On the one hand we see Iqbal anxious to prune supernatural elements of religious beliefs and to integrate religion with scientific findings about the creation and working of the universe, but on the other hand we see him vehemently retain an idea of God and attribute to him will, power and rationality. In spite of his rejection of anthropomorphic concepts of God, we do see him describe God as he thought He was a person. Was Iqbal dabbling in theosophy or was he confused and self-contradictory or anxious to please all shades of opinion whether religious and conservative or westernized and liberal? Or alternatively, was he employing a psychologically appealing legend as a vehicle for his philosophical and moral ideas, making use of his mastery of verbal skills and immense powers of suggestion, nuance and imagination as a poet and philosopher? A careful reading of ‘Reconstruction of Religious Thought in Islam’ points to the latter possibility.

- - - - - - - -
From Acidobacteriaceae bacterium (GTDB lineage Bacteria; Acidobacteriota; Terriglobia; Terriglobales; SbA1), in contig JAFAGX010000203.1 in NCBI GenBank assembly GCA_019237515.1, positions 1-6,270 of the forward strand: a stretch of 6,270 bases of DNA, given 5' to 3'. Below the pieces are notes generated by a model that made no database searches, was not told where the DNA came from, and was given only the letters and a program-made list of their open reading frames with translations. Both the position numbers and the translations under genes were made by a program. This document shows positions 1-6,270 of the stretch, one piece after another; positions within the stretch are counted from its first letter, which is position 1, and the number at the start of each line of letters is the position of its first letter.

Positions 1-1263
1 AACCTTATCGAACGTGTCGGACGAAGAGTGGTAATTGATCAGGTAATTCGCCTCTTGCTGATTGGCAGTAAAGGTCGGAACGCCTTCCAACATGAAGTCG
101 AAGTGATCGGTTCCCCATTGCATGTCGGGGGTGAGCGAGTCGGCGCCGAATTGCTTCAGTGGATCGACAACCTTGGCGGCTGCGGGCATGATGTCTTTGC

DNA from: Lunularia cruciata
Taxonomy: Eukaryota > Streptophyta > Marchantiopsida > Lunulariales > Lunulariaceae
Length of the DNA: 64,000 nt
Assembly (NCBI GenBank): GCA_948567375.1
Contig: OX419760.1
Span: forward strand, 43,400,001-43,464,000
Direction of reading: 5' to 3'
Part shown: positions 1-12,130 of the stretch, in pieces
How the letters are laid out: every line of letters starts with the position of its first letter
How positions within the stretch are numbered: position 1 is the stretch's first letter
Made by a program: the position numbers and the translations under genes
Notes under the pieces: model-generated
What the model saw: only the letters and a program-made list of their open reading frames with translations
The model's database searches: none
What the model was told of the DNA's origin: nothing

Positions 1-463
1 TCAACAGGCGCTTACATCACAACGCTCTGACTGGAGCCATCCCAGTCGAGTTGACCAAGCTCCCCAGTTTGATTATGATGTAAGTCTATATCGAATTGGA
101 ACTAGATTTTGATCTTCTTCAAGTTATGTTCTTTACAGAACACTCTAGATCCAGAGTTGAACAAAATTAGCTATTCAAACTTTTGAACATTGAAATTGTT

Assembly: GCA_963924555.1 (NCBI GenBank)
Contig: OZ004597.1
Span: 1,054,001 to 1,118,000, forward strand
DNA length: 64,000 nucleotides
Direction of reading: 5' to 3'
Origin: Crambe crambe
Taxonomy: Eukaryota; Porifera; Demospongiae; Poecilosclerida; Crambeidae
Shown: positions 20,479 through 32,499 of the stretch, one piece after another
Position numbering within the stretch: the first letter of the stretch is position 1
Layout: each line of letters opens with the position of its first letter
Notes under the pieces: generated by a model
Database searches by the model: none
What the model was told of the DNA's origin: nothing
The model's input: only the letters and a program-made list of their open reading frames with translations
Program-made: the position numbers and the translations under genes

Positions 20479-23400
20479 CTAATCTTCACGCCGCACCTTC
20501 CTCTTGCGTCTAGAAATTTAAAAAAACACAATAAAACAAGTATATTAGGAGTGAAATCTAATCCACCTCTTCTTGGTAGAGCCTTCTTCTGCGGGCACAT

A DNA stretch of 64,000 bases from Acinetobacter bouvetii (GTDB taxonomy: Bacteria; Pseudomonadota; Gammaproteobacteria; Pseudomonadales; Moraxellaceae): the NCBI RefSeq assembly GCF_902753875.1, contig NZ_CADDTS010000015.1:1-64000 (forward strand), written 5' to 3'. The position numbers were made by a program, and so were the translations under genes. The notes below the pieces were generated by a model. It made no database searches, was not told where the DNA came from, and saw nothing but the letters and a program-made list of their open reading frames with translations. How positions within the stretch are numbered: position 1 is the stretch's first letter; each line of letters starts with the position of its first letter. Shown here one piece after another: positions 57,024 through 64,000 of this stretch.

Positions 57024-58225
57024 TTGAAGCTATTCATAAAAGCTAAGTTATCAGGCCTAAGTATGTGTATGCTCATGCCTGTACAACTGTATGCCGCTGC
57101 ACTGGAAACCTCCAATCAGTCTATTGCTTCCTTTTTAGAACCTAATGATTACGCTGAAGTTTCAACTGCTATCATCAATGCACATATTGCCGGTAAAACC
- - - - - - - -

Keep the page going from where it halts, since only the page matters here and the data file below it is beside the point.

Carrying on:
Iqbal has described at length the mythological roots of the legend of ‘Fall’ mentioned in the Koran, in his lecture ‘The Conception of God and Meaning of Prayer’ which indicates that he was fully cognizant of the Assyrian and Babylonian roots of the Biblical and Koranic creation myths. It is evident that he not only saw religions as products of human cultures, but to some extent made use of ‘legend’ on the pattern of scriptural mythology deliberately, making in the process imaginative and poetic expressions of simple ideas about scientific realities of the Universe, at the same time expressing his moral insights. Explaining the legend of the ‘Fall’ he wrote: